St Helens coach Mick Potter admitted his side were never able to recover from a slow start as they were beaten 22-10 by Wigan in the Grand Final.
Saints leaked three tries inside the opening quarter to fall 16-0 behind in the title showdown against their arch rivals at Old Trafford.
Andrew Dixon's try before the break gave them a glimmer of hope but a pair of penalties from Mark Riddell and a try from Sam Tomkins meant it was the Cherry and Whites who ran out comfortable winners.
Winger Francis Meli did grab a late score but it was no more than a consolation for Saints, as they suffered a fourth straight Grand Final defeat.
"We did some things we didn't practise for, though there was certainly no lack of effort," he said. "We started off on the back foot.
"We burned a lot of energy in the first 20 minutes. I wouldn't say it was won or lost then but it certainly contributed. It's hard to pull back a hefty score and against a quality team it makes it double hard.
"Even though we did make some breaks, we probably forced a couple of balls and made some uncharacteristic errors.
"I thought up until 10 minutes from the end we were still in the game. We just needed something to go our way and it didn't happen tonight but I don't want to take anything away from how well Wigan performed."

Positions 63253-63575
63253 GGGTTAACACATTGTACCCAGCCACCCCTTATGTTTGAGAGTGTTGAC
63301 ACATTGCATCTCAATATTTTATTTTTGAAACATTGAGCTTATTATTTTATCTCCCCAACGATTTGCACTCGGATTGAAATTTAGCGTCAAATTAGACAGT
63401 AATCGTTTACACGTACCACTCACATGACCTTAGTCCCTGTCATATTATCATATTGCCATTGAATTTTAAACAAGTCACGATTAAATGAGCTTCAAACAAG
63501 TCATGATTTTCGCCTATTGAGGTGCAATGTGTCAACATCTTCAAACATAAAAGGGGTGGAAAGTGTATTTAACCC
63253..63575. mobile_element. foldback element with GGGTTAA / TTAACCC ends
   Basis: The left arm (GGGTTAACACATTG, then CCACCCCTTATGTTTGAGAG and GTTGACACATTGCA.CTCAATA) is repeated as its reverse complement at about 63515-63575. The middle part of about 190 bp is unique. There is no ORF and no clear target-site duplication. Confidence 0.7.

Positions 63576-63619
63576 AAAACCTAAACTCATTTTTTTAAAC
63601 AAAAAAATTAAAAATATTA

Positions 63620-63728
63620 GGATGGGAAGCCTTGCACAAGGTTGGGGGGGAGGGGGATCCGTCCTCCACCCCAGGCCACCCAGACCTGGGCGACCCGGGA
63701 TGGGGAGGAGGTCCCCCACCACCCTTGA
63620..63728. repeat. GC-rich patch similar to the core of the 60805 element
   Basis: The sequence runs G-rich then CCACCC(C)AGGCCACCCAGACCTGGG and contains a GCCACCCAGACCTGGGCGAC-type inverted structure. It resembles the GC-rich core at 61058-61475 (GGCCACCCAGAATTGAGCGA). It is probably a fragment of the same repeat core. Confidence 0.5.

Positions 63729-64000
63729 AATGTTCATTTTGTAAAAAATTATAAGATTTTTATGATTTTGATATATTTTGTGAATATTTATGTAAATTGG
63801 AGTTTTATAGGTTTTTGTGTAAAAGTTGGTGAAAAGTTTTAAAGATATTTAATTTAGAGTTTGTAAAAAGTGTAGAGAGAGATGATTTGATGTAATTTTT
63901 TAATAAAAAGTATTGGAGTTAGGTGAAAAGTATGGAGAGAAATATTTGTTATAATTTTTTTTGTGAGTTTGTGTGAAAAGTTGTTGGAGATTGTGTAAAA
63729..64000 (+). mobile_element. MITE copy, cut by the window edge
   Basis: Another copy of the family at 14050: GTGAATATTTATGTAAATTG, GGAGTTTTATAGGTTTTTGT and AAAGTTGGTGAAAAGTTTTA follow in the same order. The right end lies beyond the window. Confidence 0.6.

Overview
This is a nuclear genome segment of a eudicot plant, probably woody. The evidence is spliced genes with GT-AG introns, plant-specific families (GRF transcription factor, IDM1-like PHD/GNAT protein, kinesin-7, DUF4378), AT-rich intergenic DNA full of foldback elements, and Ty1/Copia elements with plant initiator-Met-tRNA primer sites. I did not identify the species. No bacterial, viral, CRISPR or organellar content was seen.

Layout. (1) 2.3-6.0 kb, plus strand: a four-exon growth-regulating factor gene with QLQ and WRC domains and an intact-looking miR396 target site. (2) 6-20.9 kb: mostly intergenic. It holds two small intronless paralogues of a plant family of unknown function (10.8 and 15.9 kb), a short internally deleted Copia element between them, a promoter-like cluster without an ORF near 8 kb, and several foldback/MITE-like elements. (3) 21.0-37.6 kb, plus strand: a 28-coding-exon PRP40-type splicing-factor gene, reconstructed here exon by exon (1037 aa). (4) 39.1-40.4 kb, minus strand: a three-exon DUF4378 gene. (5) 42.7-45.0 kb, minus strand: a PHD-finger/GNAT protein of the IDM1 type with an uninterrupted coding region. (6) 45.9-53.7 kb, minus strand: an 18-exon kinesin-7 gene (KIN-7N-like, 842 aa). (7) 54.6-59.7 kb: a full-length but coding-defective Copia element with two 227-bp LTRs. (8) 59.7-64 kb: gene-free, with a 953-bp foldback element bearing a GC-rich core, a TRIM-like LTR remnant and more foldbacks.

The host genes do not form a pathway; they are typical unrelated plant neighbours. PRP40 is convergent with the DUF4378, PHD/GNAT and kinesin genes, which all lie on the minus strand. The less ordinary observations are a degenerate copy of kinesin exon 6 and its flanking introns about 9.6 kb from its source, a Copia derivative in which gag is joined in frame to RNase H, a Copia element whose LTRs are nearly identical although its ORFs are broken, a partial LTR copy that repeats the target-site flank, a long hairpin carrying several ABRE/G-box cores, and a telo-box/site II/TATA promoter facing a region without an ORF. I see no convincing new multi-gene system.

Defeat was a disappointing end to Potter's two-year reign at the club. He leaves for Bradford as the only St Helens coach not to have lifted a trophy in the Super League era.
"It probably could have been worse," he added. "We finished in both Grand Finals so that's not too bad.
"The players have been fantastic over the last two years and I take my hat off to them for the way they performed week in, week out.
"I would have liked to have done better but I tried my hardest for the club. I don't have too many regrets."
The defeat also meant skipper Keiron Cunningham failed to go out with a flourish before joining the club's coaching staff.
The veteran hooker addressed the rest of the St Helens squad in the dressing room after playing the last match of his distinguished 17-year career.
"He spoke about how he's loved every moment of it," said Potter. "He knows he's had enough, he's going to move on.
"He's a bit emotional, with the realisation that it's all over. It's probably just starting to hit him."